Venous outflow is handled by the plexus around the tonsillar capsule, the lingual vein, and the pharyngeal plexus. Lymphatic drainage involves the superior deep cervical nodes and the jugulodigastric nodes. Sensory supply is provided by the glossopharyngeal nerve and the lesser palatine nerve. Important structures deep to the inferior pole include the glossopharyngeal nerve, the lingual artery, and the internal carotid artery. The tonsil surface is filled with crypts lined with squamous epithelium. Lymphoid cells underlie the epithelium. See Tonsil and Adenoid Anatomy for more information.


Contraindications for tonsillectomy include the following:

  • Bleeding diathesis

  • Poor anesthetic risk or uncontrolled medical illness

  • Anemia

  • Acute infection



Laboratory Studies

Coagulation parameters should be assessed if the patient's history reveals a potential bleeding problem.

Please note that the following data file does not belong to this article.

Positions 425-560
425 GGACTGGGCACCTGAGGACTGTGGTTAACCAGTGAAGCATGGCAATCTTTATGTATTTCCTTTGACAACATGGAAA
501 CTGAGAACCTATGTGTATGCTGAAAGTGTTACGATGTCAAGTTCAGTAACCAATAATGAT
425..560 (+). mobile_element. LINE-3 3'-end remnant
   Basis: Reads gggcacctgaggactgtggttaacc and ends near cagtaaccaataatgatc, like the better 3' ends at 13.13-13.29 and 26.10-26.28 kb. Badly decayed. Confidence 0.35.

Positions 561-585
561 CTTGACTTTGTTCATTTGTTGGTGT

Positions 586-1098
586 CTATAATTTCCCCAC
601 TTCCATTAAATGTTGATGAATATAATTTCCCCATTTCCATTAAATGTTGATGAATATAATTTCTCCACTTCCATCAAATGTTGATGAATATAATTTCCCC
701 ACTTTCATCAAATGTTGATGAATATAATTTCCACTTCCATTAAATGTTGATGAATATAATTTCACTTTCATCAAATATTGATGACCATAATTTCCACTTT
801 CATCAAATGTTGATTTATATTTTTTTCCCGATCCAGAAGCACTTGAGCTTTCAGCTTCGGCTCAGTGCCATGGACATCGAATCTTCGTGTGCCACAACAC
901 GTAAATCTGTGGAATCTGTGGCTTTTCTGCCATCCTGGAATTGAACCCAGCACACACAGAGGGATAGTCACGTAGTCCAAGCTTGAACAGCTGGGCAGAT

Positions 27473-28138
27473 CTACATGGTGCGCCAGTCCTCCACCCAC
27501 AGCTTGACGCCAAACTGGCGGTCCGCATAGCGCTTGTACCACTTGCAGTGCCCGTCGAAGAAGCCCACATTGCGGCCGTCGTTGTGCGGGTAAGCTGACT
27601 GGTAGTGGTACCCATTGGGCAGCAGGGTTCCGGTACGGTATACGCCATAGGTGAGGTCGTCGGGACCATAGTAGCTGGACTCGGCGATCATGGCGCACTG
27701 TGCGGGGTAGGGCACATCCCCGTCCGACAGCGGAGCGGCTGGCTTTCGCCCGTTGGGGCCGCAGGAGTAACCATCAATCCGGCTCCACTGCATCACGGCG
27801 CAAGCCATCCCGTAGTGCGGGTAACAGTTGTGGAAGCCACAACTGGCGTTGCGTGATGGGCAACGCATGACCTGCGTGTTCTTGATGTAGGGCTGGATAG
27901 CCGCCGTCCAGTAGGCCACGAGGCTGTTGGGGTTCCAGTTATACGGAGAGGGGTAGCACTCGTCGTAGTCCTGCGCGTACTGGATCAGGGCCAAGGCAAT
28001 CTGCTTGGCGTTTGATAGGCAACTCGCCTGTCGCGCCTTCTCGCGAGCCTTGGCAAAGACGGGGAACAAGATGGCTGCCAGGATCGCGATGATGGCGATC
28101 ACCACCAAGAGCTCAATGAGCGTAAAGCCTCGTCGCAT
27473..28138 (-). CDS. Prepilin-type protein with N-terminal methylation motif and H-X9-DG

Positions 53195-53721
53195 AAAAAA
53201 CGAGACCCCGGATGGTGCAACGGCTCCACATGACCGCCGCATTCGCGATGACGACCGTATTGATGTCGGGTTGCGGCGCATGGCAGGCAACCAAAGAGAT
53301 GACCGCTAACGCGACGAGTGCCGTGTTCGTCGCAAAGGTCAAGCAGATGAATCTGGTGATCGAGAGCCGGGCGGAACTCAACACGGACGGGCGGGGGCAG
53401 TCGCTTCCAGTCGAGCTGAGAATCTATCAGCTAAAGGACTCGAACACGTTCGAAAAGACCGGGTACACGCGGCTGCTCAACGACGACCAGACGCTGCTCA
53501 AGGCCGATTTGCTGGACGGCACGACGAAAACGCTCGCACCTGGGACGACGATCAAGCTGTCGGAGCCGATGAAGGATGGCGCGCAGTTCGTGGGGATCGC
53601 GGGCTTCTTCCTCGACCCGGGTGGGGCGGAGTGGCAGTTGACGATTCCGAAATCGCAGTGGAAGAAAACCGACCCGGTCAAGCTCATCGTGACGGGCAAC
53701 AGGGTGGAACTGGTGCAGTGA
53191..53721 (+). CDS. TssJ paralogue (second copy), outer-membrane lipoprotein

The American Academy of Otolaryngology-Head and Neck Surgery Foundation (AAO-HNS) suggests that all patients receive a basic coagulation workup.

In one study, coagulation tests produced abnormal results in 4% of 1706 children.[2] The disturbing factor in this study was that the patient's preoperative history did not help in identifying children with abnormal coagulation. This is a point of ongoing debate.

With a negative family history for bleeding, routine preoperative coagulation studies are not recommended. With a positive family history, a bleeding time or a consultation with a hematologist is prudent.

Imaging Studies

Imaging studies include plain radiography, CT scanning, and MRI in an appropriate patient with a tonsillar mass suggestive of malignancy.

In addition, a patient with a pulsatile area adjacent to the tonsil should undergo magnetic resonance arteriography (MRA) before routine tonsillectomy to evaluate for an aberrant internal carotid artery.